Federal Politics

As Gerald Butts goes under the bus, Trudeau’s woes deepen

How is this ugly SNC-Lavalin affair going to end for Justin Trudeau’s Liberals?

In a word, badly.

It is bad enough already and will only get worse before it gets better – if it does. It has already cost the prime minister a highly prized cabinet minister, Jody Wilson-Raybould, his former minister of justice and attorney general. On Monday, it cost him his principal secretary, Gerald Butts, one of his closest personal friends.

So much for full public disclosure!

Full public disclosure is a principle that politicians embrace as though it were Holy Writ when they are on the outside looking in. But when they are inside, sitting around the cabinet table and deciding how much information to share with the public, it is a different story. As little as possible becomes the mantra.

Canadians have seen this evolution occur in the last two political regimes. Justin Trudeau was an ardent advocate for open government when campaigning in 2015 to unseat the Conservatives, who had run a famously secretive regime under Stephen Harper.

Why not ring in the New Year with a Senate seat?

A new year is the time for new beginnings, isn’t it? A time to accept new challenges and seize new opportunities.

So, if anyone is interested in a really new beginning in 2019, here is a suggestion.

Why don’t you apply for a seat in the Senate of Canada?

Yes, you can! It is no longer your grandfather’s Senate: a refuge for defeated candidates and clapped-out cabinet ministers and a reward for generous donors to the party in power. But it’s still a good gig, with an annual salary of $150,600 plus expenses and a pension on mandatory retirement at 75.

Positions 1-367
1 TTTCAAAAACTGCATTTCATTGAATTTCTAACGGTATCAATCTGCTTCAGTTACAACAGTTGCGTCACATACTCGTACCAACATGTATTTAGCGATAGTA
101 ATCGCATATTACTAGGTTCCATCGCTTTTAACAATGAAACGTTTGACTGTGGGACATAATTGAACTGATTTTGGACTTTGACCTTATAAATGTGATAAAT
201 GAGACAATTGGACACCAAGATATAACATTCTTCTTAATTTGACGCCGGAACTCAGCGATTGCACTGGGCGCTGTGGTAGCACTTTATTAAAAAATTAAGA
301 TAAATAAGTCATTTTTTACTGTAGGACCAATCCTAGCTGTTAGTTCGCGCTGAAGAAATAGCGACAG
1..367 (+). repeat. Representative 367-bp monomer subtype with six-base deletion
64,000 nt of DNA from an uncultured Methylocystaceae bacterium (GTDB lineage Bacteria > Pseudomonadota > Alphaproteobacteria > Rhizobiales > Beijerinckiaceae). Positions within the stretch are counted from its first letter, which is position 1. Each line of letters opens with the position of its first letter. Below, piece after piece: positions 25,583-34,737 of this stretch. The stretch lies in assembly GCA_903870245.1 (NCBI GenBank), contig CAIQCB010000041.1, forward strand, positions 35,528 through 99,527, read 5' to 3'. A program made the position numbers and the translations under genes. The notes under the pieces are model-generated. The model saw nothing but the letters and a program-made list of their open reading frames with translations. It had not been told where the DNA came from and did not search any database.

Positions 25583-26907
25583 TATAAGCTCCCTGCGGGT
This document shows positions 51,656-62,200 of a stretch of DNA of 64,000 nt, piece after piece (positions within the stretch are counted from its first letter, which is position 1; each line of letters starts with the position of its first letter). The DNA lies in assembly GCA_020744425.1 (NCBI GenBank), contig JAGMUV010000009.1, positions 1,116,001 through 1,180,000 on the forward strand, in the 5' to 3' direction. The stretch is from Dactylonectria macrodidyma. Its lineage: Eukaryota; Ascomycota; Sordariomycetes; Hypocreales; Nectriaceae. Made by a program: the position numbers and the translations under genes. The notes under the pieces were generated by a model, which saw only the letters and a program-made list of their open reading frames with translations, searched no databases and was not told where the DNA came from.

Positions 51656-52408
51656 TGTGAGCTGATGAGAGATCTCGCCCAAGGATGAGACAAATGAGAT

2018 was a miserable year. Will 2019 be any better?

The headline in Saturday’s Toronto Star made no bones about the newspaper’s verdict on the year that ends today:

“That’s enough, 2018. Don’t let the door hit you on the way out.”

The Star was reflecting on the miseries experienced in 2018 in the Greater Toronto Area, but a similar verdict could be rendered just about anywhere. It was a year to be forgotten, a year when we were pounded day after day by bad, often alarming, news.

Conservatives’ “Odd Couple” hits the election road

They could be billed as the Odd Couple of Canadian politics: Andrew Scheer and Kevin O’Leary.

Yet there they were last week, the federal Conservative leader and the Canadian-born celebrity from U,S. television’s Shark Tank, on the hustings together as the Tories tested their training wheels for next October’s federal election.